It is easy to go overboard when the first vegetables of the season start popping out of the ground.
For months the earth has displayed all the visual excitement of a parking lot, then suddenly it started sprouting juicy edibles and it is more than my nervous system can handle. I'm just a guy who can't say no.
So when a neighbor offered me a grocery sack of fresh spinach, just harvested from a relative's farm, I was not about to turn her down.
Nor was I in the mood to say, "just give me a little." The earth makes; I take.
That is how I ended up with a mound of spinach in the refrigerator.
At first, I attempted to reduce the mound by making salads. Salads with mushrooms, salads with ranch dressing, salads with bacon. The salad-making hardly put a dent in the spinach supply.
The fridge was filling up with other food, and I was running out of ideas for ways to fix spinach.
That is how I ended up putting the spinach in the oven. It was a desperation move. I didn't have anywhere else to put it.
On my own, I would have never thought of baking spinach. I always regarded spinach and lettuce as greens destined to TC travel from the hydrator to the salad bowl with no stops en route. Then I did a dangerous thing. I read a book. A cookbook called "Pleasures of the Good Earth," by Edward Giobbi.
And, as happens when you read books, you see new ideas. And, as happens in the newspaper business, when you see new ideas, you steal them.
In this case the stealth involved covering spinach with olive oil and garlic and baking it for 15 to 20 minutes.
I found this recipe on page 12 of the cookbook, but that may not be where it will show up this summer when the book hits the bookstores, May 30, at a price of $23.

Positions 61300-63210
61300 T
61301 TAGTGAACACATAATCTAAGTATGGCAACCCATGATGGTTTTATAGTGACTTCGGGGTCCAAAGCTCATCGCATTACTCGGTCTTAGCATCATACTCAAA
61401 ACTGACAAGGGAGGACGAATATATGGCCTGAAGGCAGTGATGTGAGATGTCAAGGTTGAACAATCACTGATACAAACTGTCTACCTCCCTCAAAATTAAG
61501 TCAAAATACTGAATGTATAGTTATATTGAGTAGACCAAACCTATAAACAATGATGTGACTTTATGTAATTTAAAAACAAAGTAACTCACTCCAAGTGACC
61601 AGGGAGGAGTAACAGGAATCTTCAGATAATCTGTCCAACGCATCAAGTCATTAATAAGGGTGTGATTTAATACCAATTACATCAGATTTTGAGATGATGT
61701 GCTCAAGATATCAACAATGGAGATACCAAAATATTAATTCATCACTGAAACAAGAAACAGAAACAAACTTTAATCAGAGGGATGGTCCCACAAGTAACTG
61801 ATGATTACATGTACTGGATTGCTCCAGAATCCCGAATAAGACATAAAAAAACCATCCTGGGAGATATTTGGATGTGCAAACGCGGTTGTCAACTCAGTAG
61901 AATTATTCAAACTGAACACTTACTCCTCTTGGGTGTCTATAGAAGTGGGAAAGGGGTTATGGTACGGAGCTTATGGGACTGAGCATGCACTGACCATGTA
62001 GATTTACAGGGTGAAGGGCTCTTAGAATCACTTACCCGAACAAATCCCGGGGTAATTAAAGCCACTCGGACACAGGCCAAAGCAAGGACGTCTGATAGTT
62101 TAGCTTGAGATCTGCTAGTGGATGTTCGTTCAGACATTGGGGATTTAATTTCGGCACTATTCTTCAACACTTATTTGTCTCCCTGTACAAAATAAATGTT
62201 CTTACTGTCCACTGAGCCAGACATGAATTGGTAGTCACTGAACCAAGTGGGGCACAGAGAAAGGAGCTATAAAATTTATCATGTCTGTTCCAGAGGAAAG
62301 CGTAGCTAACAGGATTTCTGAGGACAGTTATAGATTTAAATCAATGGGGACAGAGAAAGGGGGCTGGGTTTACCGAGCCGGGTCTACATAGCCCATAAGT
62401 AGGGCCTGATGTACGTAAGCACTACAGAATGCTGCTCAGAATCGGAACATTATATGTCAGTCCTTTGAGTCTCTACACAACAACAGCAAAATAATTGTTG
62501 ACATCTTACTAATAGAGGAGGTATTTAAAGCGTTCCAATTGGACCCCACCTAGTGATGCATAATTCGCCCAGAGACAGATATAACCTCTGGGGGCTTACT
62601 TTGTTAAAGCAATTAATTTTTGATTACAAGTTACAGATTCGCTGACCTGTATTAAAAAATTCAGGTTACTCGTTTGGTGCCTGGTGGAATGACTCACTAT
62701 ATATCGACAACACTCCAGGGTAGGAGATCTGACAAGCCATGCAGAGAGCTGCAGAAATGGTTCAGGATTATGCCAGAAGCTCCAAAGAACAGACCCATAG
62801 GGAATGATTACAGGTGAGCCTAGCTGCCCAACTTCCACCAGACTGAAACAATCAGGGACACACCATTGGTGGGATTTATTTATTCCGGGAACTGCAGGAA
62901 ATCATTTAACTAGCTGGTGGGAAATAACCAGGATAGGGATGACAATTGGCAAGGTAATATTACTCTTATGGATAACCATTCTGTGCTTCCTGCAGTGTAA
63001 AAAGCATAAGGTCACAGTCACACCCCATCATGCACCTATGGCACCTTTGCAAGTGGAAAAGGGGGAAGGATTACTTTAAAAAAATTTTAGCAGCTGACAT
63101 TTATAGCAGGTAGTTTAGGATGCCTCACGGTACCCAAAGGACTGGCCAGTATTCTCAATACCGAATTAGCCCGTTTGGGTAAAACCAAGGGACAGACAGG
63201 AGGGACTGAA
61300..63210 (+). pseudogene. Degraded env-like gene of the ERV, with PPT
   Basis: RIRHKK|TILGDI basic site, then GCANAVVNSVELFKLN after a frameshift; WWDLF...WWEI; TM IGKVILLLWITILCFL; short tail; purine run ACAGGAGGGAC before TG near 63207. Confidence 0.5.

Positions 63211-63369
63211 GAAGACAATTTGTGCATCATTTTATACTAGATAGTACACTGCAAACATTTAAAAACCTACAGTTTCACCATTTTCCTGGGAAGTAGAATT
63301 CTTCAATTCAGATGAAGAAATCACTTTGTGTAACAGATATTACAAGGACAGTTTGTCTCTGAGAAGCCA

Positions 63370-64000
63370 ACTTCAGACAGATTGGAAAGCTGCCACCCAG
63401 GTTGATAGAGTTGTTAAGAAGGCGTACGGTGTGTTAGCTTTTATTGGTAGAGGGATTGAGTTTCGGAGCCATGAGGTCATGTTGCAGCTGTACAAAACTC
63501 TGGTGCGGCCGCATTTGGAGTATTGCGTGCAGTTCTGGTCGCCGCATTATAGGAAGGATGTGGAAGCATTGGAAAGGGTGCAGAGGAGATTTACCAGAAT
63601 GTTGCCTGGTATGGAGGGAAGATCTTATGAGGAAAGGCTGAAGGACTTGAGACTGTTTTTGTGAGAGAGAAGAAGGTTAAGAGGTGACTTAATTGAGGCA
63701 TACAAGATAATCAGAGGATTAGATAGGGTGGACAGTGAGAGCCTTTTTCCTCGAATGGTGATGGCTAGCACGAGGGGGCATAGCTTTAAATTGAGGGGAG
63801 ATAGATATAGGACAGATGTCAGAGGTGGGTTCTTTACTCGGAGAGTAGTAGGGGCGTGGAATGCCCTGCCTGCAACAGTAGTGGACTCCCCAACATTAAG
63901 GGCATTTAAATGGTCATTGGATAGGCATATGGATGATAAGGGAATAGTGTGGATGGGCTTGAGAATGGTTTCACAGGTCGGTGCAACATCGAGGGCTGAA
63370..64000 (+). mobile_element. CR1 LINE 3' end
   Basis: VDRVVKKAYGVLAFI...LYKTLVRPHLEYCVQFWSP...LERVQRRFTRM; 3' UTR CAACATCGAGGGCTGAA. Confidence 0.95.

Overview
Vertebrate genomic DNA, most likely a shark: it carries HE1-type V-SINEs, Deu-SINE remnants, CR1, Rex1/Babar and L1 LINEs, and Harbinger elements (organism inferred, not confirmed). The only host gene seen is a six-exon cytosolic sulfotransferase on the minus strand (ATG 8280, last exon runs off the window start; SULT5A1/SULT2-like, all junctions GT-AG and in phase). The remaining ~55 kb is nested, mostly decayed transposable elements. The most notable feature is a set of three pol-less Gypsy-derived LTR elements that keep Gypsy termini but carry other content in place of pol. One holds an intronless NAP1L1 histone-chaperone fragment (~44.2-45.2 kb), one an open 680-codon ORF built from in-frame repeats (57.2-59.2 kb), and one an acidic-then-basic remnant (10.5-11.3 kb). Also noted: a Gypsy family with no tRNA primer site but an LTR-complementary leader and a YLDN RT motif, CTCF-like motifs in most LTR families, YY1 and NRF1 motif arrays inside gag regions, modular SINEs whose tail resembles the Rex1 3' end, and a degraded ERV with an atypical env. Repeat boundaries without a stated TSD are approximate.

The copy of "Pleasures of the Good Earth" that I was looking through was an uncorrected proof, a paperback edition, that the publisher, Alfred A. Knopf, sent out to stir up interest in the forthcoming book. It worked with me.
The idea of stealing an early spring recipe from a book that had not officially blossomed, only made the theft more appealing. It was like walking in last year's garden and finding some surprise vegetables.
As I flipped through the book I saw that this is exactly how Giobbi, an artist as well as a cookbook author, celebrates spring. He walks through his garden picking up "found vegetables," which he then chops up and cooks with potatoes in garlic and olive oil.
"I had a mess of it yesterday for lunch," said Giobbi when I reached him by phone in his home in Katonah, N.Y., a suburb he said was about an hour north of New York City.
"You've always got a few things in the garden you didn't pick last year," said Giobbi, adding that he mixed old vegetables, with the new spouts, such as dandelion greens. "You cook them altogether and squash the potatoes and they become like cream," said Giobbi.
Versions of the recipes were published in one of his previous cookbooks, "The Italian Way." But basically the recipes come from visits to his relatives in the Marches section of Italy.
"They would eat these vegetables with rabbit that was braiseand cooked with white wine. That was some meal," he said.
I wasn't able to try this recipe, since the only thing being produced by my little garden is mud.
But since it stressed olive oil and garlic, two of my favorite ingredients, it, too, looked good enough to steal.
Edward Giobbi's baked spinach
4 tablespoons olive oil
2 pounds spinach
2 cloves garlic, finely chopped
salt and fresh ground black pepper to taste.
Preheat oven to 400 degrees. Pour some of the olive oil into a large oven-proof casserole. Add spinach and garlic and toss, then drizzle on the remaining olive oil. Salt lightly and grind fresh pepper over the spinach. Bake, covered, stirring occasionally. The spinach will be done in 15 to 20 minutes; don't overcook.
Stew of found vegetables
About 2 1/2 pounds found vegetables, coarsely chopped
4 cups diced potatoes
4 tablespoons olive oil
1 1/2 to 2 tablespoons minced garlic
hot pepper flakes to taste (optional)
salt to taste
Put vegetables and potatoes in pot of boiling water and cook 4 minutes. Drain, reserving about 3 cups of the water. Heat the oil in a large skillet, add the garlic and optional hot pepper flakes and cook until the garlic begins to take on color. Add the parboiled vegetables along with 1 cup of the reserved liquid and a little salt. Cover and simmer over low to medium heat, adding more water as needed. Stir occasionally, crushing the potatoes after they become soft. Cook about 1 hour. Garnish each serving with a little extra virgin olive oil, if desired.